Can entrepreneurship save economies?
The answer is yes, says Daniel Isenberg. In fact, fostering entrepreneurship has helped stimulate economic development around the world. It starts with how you define it.
“When talking about the impact of entrepreneurship on economies you must define entrepreneurship as the rapid growth of local firms,” said Isenberg. “When you use this definition entrepreneurship creates unique opportunities for broad-based prosperity.”
As the founding executive director of the Babson Entrepreneurship Ecosystem Project and director of Manizales-Más and Scale Up in Milwaukee, Isenberg knows a thing or two about local entrepreneurship. Through such programs as Manizales-Más and Scale Up, Isenberg and his team work with stakeholders to establish a framework that will allow entrepreneurship in each city to flourish. The approach cuts down on negative externalities, instead focusing on the growth trajectories of local business to stimulate a region’s economy from the ground up.
Beyond Job Creation
The obvious answer to the question of how to stimulate local economies is job creation, but that’s only a fraction of the impact Isenberg’s programs have driven. Manizales-Más and Scale Up create “growth-driven and growth-obsessed regions.” They use entrepreneurship and the rapid growth of local business to improve the ecosystems, economies, and communities in Manizales, Colombia, and Milwaukee, Wisconsin. The beauty, said Isenberg, is in the wide net of stakeholders impacted. These programs—and, in return, the growth of local businesses—improve the entire ecosystem of these cities.
A thriving economy can substantially alter a city’s image, making it a more attractive place to work and to live. Businesses move their headquarters there, or open a branch in the region. This attracts executives who want to work for these companies. It’s a ripple effect that makes local entrepreneurial growth the gift that keeps on giving. Said Isenberg, “There is not one greatest impact these programs create; that’s what makes it so self-sustaining and a true ecosystem: it is self-organizing.”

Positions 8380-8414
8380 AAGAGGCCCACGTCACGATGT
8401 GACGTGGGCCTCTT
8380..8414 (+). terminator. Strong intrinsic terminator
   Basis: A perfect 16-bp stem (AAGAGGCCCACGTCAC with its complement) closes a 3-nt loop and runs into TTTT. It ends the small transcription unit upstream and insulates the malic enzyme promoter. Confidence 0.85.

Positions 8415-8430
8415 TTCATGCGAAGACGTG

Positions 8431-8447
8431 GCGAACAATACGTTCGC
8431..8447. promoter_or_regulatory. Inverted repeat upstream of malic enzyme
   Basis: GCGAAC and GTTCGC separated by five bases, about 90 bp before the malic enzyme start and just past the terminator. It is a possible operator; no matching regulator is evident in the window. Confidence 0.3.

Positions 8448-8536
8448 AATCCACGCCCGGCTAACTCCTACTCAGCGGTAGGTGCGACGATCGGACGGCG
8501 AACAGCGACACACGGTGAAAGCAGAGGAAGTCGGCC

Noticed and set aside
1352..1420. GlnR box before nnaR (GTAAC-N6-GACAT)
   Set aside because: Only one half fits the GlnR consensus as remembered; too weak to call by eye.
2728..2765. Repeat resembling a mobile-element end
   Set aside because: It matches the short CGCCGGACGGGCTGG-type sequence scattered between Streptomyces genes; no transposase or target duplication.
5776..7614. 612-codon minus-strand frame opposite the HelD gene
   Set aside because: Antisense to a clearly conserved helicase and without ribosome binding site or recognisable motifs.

According to Isenberg, in Milwaukee, 57 companies—in industries ranging from computer networking to security to manufacturing—have participated in the program since 2013. They have added a total of about 500 jobs, and 47 of the 57 companies reported an average revenue increase of 28 percent in 2016 compared with 2015, according to the program’s executive director. In Manizales, Colombia—the program aims for cities around the globe—the companies that participated had 55 percent average revenue growth, comparing the year before and year after participation. Some 1,291 new jobs were created, companies acquired 1,351 new enterprise customers, and six participants began exporting.
These programs create a framework for local economies to continue to grow and thrive; that’s why the program is so replicable. “We are constantly innovating and growing the tool kit,” said Isenberg. “The principles themselves are extremely robust and I don’t think they will change a lot but the ways of using them will constantly update.”